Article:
Some people find pruning their rose gardens to be a daunting chore. If you have roses, they will need to be pruned, but there is no reason to shy away from this task. Pruning your roses can be a simple enough task, once you know what to do and how to do it. If you have a Houston, Texas rose garden that is in need of pruning, just follow these steps below.
Why and when. You prune roses to take out any old and diseased wood, and to encourage new shoots that will give you better blooms. You also want to keep your roses in good shape and let in light and air. Prune when the rose is dormant – in Houston, Texas this means sometime in late November. If you wait any longer you run the risk of that (occasional) Houston frost occurring and harming your newly pruned roses.
Equipment. You’ll need gloves to protect your hands from the thorns in your Houston, Texas rose garden. (Leather, not those pretty cloth gardening gloves.) You’ll also need a sharp pair of pruning shears. If you think you might need something a little stronger, purchase a small pruning saw. Loppers are also required.
Prune. Look on your rose’s stem for a line where the leaves join and then look for a little knob above these lines. This is a bud. Now use your pruning shears to make a slanted cut, just above the bud. Remove any shoots that are old, dead or scraggly looking, as well as those that are crowding each other in your Houston, Texas rose garden. Remember that light and air needs to get to the center of your rose bush for the best blooms.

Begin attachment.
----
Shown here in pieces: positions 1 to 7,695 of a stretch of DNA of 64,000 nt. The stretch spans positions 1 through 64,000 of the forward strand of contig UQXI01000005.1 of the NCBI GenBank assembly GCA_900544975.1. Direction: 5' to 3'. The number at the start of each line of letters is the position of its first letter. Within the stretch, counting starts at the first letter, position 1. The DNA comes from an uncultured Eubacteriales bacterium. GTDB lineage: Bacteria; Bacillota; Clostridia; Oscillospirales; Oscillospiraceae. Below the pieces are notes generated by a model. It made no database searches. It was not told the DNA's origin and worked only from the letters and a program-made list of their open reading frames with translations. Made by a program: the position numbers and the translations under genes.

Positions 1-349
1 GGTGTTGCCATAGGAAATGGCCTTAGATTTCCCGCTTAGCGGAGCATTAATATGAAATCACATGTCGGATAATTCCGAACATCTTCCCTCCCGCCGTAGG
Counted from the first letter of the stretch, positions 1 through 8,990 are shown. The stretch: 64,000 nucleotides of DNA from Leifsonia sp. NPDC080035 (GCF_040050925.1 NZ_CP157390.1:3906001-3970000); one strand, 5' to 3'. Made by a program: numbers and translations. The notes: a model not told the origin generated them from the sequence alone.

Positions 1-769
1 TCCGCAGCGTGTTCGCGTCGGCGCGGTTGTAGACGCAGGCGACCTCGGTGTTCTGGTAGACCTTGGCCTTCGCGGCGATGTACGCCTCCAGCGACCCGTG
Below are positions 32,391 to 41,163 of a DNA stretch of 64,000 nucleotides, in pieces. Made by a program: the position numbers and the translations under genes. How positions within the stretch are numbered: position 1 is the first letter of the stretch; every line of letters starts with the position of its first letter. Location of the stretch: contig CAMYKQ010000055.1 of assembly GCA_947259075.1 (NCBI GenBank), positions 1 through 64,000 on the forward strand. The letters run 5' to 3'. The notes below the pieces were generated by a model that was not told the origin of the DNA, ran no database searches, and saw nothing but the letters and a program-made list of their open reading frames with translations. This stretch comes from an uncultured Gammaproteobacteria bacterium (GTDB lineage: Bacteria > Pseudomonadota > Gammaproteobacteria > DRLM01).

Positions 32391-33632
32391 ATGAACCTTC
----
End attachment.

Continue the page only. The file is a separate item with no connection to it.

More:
Special Pruning Notes. There are a few types of roses that need special care when pruning.
Climbing Roses. If you have climbing roses in your Houston, Texas garden, just neaten them up a little. Cut out dead wood and any canes that are growing in an odd direction. A climbing rose blooms on old wood, not new, so if you remove the old wood you won’t get any flowers. Old Garden Roses should also just be neatened, not pruned, especially during their first three years. Just remove dead wood and shape them a little.
Miniature roses. Don’t prune your Houston, Texas miniature roses until February. Cut miniature roses back to half their height, no less. Open up the center, as above, to increase light and air circulation. Then leave them alone.
Hybrid Teas and Floribundas. These Houston, Texas roses should also not pruned until February. Remove dead wood and canes that are rubbing against each other. Open up the center of the bush to allow for light and air circulation, but that’s about it. You don’t want to over-prune these types of roses.
After pruning. Fertilize your roses and mulch (at least three to four inches) your rose bed. Use a special rose fertilizer,
such as Miracle Gro Rose Fertilizer, and then water thoroughly.
And that’s it!
Guide to Pruning Roses, LeGrice, Bill